Toggle paper mode ----

Is there a word for a hatred more than hate? Lots of people must be thinking the same things, looking at these pictures this morning. It was stupid of the Prophet to put the pictures of the now dead Death Eater elite on the front page. But I know it is supposed to be happy news, it seemed the whole world is rejoicing. And why not?

She still looks like my sister. I had stupidly been shocked that her picture had been reprinted, right next to the sketch of him. It was the same one as when they escaped. I think about the picture they had used so long ago, after the first killings, when she had still looked beautiful and sane. I kept that picture. The baby in the room that had once been his mother's cried out, reminding me that she had stopped being my sister long ago. I reflexively call out to Ted, and flinch. My hand covers the sketch of the monster that had made it so he would never answer me again.

I pick up the small child. He looks up into my eyes and mumbles gibberish. I feel a rush of happiness, thinking of this grandson of mine's name. "Teddy," I coo back. He pushes my tear off his pristine chin. The baby's hair fades from blonde into a dark green, and I'm can only think of Dora's hair. Dora's baby chin and tiny hands and her father's eyes. As if he knew how much I needed it, he gives me his first ever smile before falling back to sleep.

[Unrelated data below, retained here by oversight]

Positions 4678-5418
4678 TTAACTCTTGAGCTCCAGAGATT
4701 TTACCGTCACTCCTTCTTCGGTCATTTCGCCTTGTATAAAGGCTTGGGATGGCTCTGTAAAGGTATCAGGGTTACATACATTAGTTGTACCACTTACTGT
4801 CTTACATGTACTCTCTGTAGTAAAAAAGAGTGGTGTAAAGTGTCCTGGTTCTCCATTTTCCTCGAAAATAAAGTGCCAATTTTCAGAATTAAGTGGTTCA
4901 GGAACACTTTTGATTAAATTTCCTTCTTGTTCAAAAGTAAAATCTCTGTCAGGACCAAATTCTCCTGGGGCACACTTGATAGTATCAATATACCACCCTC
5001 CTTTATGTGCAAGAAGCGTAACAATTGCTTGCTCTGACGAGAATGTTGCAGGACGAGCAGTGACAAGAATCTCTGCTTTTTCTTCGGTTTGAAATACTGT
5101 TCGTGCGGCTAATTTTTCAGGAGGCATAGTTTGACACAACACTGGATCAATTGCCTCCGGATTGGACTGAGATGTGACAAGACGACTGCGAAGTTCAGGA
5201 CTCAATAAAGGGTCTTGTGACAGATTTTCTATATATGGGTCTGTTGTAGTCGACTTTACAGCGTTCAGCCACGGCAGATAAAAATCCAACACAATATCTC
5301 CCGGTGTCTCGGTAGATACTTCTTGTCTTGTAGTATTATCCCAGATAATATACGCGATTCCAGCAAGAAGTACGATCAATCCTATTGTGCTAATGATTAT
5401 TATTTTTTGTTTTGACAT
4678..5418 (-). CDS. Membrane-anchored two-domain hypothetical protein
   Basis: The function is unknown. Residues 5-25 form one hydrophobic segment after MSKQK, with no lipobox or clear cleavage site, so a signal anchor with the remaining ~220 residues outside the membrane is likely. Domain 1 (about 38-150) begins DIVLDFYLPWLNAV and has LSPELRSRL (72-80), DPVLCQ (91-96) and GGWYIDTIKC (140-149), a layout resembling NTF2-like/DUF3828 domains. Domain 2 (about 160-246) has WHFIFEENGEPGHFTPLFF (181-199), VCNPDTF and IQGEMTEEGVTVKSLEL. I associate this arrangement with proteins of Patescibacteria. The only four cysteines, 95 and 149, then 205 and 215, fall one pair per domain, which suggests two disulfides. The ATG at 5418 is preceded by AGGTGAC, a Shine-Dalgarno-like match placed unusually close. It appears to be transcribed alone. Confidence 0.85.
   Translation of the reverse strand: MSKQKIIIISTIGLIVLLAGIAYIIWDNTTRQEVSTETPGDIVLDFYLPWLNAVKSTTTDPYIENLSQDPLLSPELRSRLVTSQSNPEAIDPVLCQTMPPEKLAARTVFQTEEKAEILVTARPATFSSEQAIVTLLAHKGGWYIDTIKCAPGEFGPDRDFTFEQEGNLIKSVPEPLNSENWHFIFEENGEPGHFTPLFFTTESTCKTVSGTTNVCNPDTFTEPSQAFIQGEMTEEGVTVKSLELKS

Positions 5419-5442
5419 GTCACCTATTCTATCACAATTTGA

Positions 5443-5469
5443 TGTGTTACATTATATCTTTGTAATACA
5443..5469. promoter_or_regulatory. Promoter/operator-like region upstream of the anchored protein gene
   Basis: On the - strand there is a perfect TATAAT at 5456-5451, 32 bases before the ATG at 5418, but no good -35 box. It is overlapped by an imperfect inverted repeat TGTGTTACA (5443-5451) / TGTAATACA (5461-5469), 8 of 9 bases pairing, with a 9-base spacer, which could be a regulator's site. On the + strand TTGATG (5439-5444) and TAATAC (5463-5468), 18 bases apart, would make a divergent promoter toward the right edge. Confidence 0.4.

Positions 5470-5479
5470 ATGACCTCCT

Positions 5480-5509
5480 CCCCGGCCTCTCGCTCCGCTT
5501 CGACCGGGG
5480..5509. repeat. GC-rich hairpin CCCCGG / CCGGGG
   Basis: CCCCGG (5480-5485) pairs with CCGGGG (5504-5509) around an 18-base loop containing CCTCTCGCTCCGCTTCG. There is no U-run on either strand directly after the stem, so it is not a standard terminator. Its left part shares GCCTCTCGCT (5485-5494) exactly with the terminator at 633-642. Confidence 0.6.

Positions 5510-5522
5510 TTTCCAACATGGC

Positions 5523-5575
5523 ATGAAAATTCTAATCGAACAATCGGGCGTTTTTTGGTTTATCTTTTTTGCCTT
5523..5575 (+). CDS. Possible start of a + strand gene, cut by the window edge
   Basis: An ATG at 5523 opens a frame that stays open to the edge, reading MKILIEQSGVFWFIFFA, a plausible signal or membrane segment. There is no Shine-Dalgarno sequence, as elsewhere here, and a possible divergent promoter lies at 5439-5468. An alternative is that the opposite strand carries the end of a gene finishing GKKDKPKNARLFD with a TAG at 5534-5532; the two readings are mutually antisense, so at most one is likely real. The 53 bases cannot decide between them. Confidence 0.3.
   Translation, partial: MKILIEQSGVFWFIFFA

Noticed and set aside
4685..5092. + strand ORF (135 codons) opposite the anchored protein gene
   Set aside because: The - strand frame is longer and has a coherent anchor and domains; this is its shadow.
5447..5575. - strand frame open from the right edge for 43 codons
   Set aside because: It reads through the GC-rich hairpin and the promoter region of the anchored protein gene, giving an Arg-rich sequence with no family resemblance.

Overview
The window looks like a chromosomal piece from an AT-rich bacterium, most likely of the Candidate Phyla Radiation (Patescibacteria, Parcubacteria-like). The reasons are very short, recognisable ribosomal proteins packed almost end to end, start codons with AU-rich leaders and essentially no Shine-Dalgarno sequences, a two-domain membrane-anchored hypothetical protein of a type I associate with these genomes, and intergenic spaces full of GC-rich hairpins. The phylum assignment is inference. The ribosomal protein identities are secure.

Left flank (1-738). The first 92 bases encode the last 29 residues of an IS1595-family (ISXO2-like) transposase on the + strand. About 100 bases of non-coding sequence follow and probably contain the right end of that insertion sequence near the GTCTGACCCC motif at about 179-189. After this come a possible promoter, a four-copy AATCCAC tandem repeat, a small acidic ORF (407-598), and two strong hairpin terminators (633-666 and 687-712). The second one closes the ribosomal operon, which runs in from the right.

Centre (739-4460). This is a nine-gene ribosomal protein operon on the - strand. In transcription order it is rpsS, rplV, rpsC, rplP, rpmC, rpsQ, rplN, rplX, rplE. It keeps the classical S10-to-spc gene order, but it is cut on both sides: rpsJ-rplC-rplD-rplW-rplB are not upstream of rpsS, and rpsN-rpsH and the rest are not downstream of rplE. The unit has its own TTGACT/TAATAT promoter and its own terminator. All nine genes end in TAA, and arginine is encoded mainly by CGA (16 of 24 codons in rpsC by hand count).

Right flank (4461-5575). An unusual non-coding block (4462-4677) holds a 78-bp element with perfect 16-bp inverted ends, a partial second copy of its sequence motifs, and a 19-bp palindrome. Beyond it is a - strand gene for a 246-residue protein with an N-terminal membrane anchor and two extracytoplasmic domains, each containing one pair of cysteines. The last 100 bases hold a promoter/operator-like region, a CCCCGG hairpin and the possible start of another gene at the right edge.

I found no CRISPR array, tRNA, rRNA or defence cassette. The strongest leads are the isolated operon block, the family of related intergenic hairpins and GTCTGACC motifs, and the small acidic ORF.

I walk aimlessly through my home. Sometimes I stop, and I think about him. Riddle. And what he did to her; what he did to us all. Suddenly a thought comes, and I rush to the paper. I hadn't opened it yet. I had thought I knew who was dead. My daughter. Her husband. My sister. The Weasley twin. Riddle. But I flip urgently through the pages, looking for my Narcissa. Eight pages in there is a small article that I don't yet read. I just marvel at the tiny picture next to it. My kinder sister stands with her hand on her boy, obvious in her grief. The article says her Death Eater husband is already back in jail. I can't help but smile; I am not alone.

I put the paper down. I cannot help but think, walking back to Teddy's room, that our suffering has made a new world for him. I stroke his soft hair as he sleeps and I imagine the world his parents and my husband and my cousins and countless others have died to give him. The world my sister was afraid of. It is a better world.